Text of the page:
Alabama governor testifies to grand jury; inquiry unclear | iNFOnews | Thompson-Okanagan's News Source

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Alabama governor testifies to grand jury; inquiry unclear

July 14, 2016 - 3:24 PM

MONTGOMERY, Ala. - Alabama Gov. Robert Bentley has testified before a grand jury, according to a person briefed on his appearance, a revelation that comes a day before legislators were to meet to push forward with efforts to impeach him over his relationship with a former aide.

Bentley appeared Wednesday, said the person, who was not authorized to discuss a secret grand jury proceeding publicly and spoke on condition of anonymity.

Bentley's private life has been under the microscope in recent months after he admitted making inappropriate remarks to the aide, Rebekah Caldwell Mason. He denied having an affair with her before his wife of 50 years divorced him. His testimony comes on the heels of House Speaker Mike Hubbard's conviction on corruption charges and the suspension of Chief Supreme Court Justice Roy Moore.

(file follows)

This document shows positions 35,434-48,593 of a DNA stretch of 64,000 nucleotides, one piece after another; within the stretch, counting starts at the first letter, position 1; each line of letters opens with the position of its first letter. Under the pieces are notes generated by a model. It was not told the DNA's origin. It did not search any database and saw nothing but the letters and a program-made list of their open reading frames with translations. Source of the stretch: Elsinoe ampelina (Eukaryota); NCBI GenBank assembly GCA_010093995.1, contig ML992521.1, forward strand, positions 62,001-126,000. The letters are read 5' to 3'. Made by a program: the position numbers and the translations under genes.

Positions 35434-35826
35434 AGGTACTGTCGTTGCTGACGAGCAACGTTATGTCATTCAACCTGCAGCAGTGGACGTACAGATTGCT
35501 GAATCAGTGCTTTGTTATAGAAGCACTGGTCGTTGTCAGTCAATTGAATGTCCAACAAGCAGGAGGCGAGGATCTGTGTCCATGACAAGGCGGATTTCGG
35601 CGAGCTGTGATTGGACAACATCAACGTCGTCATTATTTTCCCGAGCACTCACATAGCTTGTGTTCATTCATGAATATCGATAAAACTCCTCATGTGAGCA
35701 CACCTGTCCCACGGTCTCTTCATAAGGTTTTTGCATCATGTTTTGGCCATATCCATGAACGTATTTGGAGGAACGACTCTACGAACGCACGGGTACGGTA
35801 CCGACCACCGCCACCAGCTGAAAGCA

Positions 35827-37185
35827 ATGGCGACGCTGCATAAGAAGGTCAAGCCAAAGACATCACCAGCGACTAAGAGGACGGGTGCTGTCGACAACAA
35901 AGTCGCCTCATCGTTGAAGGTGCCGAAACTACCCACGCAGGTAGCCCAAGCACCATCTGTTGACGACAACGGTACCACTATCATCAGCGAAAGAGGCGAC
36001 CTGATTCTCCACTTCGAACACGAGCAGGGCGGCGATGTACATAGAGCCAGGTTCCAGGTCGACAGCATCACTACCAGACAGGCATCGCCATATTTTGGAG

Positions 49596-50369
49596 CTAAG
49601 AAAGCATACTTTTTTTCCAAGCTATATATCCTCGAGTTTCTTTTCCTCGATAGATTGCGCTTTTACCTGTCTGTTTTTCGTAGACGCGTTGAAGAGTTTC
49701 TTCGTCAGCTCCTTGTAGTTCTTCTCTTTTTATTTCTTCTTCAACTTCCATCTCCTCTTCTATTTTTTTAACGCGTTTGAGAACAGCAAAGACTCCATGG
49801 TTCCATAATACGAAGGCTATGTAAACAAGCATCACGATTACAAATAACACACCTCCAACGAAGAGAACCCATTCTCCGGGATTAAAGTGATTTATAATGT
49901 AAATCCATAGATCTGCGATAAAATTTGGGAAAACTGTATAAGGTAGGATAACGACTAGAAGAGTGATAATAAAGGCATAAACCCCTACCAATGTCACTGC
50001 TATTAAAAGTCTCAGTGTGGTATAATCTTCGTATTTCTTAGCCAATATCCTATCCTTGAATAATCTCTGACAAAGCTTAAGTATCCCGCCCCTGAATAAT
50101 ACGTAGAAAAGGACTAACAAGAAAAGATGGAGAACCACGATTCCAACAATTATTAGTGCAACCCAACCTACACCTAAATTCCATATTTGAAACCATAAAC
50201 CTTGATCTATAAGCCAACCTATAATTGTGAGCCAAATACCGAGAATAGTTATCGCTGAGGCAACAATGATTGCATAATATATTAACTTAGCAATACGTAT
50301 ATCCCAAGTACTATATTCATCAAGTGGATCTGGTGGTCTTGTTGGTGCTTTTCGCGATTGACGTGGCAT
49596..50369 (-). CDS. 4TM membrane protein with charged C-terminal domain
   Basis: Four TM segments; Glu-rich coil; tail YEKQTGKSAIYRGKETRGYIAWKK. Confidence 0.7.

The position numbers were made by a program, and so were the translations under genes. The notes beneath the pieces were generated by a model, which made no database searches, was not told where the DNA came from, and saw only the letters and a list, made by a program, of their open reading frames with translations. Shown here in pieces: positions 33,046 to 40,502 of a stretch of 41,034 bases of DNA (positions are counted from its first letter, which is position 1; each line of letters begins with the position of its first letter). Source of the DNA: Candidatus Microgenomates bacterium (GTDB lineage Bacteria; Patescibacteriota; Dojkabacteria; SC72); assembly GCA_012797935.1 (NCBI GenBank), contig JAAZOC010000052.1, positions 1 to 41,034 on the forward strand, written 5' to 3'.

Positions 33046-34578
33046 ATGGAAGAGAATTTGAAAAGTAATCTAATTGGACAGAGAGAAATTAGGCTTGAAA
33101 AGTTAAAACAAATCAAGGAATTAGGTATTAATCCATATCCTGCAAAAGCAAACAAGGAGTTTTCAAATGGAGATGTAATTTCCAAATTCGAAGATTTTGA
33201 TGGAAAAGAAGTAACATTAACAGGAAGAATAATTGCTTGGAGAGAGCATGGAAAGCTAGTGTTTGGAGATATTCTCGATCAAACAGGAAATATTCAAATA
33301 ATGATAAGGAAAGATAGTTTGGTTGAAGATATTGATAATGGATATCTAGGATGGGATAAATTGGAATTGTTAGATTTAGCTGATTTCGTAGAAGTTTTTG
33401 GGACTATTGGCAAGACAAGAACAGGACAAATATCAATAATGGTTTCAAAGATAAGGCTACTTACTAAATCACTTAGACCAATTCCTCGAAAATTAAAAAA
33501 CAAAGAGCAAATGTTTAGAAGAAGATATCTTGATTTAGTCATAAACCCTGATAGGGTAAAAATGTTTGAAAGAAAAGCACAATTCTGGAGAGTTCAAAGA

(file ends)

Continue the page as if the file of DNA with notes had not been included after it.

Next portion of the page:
Montgomery Circuit Judge Gene Reese on May 23 granted a request from the attorney general's office to convene a grand jury to investigate "certain matters." The request was filed by the head of the division that investigates public corruption. The grand jury was to be assembled July 11.

The governor's lawyer and press office declined to comment on the governor's appearance.

In March, the governor's office sent the attorney general a report detailing the possible misuse of state funds at the Alabama Law Enforcement Agency under then-Secretary Spencer Collier. Collier, who was fired by Bentley, accused the governor of interfering in a law enforcement investigation and of having an affair. The governor denied the accusations.

Collier accused Bentley of firing him because the two disagreed over a request to file an affidavit saying investigators found no evidence of misconduct by state prosecutors in the ethics case against former House Speaker Mike Hubbard.

Collier has said he wanted to file the affidavit requested by the attorney general's office, but the governor didn't want him to do so.

A jury convicted Hubbard on June 10 of breaking the state ethics law. The attorney general's office requested the new grand jury while that trial was still ongoing.

News from © The Associated Press, 2016
The Associated Press

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